USB: which is becoming increasingly common. USB signals are extremely robust. They must be because they are an important way of communicating non-audio digital data, such as programs, photo files and so on. In these other formats, not one single digital bit can be permitted to go awry. When was the last time you had a corrupt file due to copying to or from a USB hard drive? Even hundreds of gigabytes of data are sent over regular cheap USB cables to hard drives and other devices at extreme speeds without a single bit of corruption. Cheap USB cables find digital audio a doddle. And if they didn’t the effects wouldn’t have that ‘airy-fairy’ effect on the ‘musicality’ of the sound. Anyone who can demonstrate a reliable, repeatable ability to pick between two competent cables used in these roles in a proper double-blinded test is demonstrating a psychic ability.

Power Cables: I have written about this particular insanity before. If you are pretty clueless about technical matters, you can fall into the trap of thinking that speaker cables, analogue interconnects, digital interconnects and USB cables might affect the sound. After all, in one way or another it passes through them. But the sound goes no where near the chunk of cable you used to plug your amplifier, or whatever, into the wall socket. And there is no way that anything that a (suitably specified and working) power cable does to the power supply would be detectable in the spikey, wavery, mess that we call our power system. Anyone who can demonstrate a reliable, repeatable ability to pick between two competent cables used in these roles in a proper double-blinded test is demonstrating a psychic ability.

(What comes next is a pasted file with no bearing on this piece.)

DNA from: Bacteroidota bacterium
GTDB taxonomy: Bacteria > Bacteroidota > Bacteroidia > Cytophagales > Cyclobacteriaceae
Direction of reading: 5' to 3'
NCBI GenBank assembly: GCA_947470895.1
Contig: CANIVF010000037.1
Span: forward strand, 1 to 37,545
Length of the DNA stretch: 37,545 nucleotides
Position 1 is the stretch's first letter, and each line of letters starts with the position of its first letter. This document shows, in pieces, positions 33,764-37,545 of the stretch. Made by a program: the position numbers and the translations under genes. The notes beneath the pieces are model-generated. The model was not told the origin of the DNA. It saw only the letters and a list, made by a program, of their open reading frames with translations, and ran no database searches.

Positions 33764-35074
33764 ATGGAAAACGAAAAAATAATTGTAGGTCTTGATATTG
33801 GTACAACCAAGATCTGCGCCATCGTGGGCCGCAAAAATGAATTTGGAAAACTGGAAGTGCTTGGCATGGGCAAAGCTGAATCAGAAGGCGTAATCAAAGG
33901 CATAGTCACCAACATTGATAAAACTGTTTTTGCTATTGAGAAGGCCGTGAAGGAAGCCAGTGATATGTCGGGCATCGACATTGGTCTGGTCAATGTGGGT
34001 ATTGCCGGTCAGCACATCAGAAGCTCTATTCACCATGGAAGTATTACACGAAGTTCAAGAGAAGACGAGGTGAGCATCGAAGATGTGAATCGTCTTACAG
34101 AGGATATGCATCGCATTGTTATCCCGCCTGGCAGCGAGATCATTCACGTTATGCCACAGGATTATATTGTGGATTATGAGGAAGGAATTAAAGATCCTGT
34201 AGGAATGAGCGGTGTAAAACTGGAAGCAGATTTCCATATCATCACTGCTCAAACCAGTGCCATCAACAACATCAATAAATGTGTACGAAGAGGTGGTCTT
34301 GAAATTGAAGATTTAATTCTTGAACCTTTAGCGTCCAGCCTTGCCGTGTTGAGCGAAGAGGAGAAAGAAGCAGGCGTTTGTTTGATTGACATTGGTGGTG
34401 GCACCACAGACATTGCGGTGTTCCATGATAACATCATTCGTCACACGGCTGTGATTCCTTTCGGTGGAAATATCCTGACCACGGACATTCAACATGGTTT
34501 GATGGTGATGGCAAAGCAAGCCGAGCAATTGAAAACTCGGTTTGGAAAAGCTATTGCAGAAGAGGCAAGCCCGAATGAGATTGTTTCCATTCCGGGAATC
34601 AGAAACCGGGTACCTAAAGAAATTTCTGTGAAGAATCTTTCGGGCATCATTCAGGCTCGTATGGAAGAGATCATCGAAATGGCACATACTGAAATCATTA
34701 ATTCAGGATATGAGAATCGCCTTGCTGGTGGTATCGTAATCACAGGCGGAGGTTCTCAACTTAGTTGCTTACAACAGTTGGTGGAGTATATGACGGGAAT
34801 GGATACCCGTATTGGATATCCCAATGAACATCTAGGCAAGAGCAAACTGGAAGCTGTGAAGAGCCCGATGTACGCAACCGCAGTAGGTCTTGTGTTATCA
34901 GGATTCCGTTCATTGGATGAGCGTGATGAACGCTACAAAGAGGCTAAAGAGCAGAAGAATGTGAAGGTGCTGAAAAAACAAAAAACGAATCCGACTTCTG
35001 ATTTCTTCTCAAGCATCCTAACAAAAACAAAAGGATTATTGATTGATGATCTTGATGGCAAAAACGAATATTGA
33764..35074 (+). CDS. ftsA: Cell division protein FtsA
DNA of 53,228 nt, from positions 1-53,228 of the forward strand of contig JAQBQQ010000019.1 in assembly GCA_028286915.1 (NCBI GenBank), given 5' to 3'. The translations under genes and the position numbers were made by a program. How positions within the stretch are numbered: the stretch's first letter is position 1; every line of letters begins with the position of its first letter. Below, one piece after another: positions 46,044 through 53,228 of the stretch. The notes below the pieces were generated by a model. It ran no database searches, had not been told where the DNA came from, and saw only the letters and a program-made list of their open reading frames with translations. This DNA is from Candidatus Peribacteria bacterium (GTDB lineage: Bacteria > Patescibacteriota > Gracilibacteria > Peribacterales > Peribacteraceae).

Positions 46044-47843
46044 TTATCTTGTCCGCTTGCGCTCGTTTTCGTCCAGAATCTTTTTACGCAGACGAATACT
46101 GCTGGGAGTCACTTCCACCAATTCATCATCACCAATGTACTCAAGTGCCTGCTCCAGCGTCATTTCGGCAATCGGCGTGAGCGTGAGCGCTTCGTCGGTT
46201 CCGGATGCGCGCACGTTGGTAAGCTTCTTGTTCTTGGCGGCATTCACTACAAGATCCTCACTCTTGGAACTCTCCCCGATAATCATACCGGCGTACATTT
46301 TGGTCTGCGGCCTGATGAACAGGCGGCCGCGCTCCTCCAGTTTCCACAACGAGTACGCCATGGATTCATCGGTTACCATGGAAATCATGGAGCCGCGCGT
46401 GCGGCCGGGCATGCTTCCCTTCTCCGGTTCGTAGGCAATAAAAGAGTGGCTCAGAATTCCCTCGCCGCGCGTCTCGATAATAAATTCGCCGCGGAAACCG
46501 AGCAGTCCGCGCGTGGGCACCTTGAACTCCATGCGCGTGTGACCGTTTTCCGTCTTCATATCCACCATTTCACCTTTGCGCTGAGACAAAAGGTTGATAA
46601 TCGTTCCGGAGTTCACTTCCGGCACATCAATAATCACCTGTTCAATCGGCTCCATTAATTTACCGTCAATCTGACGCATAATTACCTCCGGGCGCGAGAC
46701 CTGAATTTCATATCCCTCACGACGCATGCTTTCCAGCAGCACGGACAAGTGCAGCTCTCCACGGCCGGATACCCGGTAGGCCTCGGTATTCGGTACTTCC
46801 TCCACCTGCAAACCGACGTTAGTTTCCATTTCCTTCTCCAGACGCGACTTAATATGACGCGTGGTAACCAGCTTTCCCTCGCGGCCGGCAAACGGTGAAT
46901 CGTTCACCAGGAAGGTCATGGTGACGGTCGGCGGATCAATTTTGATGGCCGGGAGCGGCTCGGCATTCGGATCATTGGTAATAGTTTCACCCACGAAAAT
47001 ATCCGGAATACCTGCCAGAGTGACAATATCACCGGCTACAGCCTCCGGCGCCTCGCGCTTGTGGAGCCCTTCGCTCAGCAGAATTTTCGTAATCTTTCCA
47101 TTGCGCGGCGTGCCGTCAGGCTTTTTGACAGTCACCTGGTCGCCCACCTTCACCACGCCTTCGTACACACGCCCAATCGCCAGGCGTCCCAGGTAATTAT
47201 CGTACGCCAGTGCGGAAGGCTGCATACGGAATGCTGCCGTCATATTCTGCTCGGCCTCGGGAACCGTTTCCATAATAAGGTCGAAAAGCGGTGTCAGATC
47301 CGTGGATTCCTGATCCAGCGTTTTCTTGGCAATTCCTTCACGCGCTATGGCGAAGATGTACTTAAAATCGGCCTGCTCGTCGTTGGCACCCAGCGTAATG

Not that it’ll stop them from trying. The Australian Skeptics Challenge Coordinator drew my attention to this review of a $1,000 plus power cable. Yes, some 2,800 words of crap, opening with the claim that this cable’s performance somehow has something to do with Richard Feynman’s conception of quantam electro-dynamics. Feynman, possessor of one of the greatest minds of all time, and a man with little tolerance for loose experimental procedure, would be made furious by what follows.

But, apparently, this power cable is ‘is patently superior to the [$595] Original in every way’. And since the improvement of ‘the Original over OEM cords … was literally mind boggling’, the author should be confident in undertaking a proper blind test between the $1,149 Signature cable and a $5 regular one.

Somehow I don’t think he will, even if he can win $100,000 from the Australian Skeptics, or $1,000,000 from the James Randi Education Foundation.

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7 Responses to Cable claim grading

  1. treblid says:

    Cables do make a difference when I restrict the freqs from 5hz to 90hz (ala sub woofer cables). Tried monoprice cable and one other (both <$30) and the monoprice ones are clearly inferior… Do I get the $100k? Because that will really come in handy. Full range and it's a lot harder for me to pick.

    But no ghosts are involved though (so can it still qualify?). I'm still in mixed minds about the power cables though. Same with USB or HDMI cables for that matter. Have a read at stereophile: http://www.stereophile.com/content/listening-96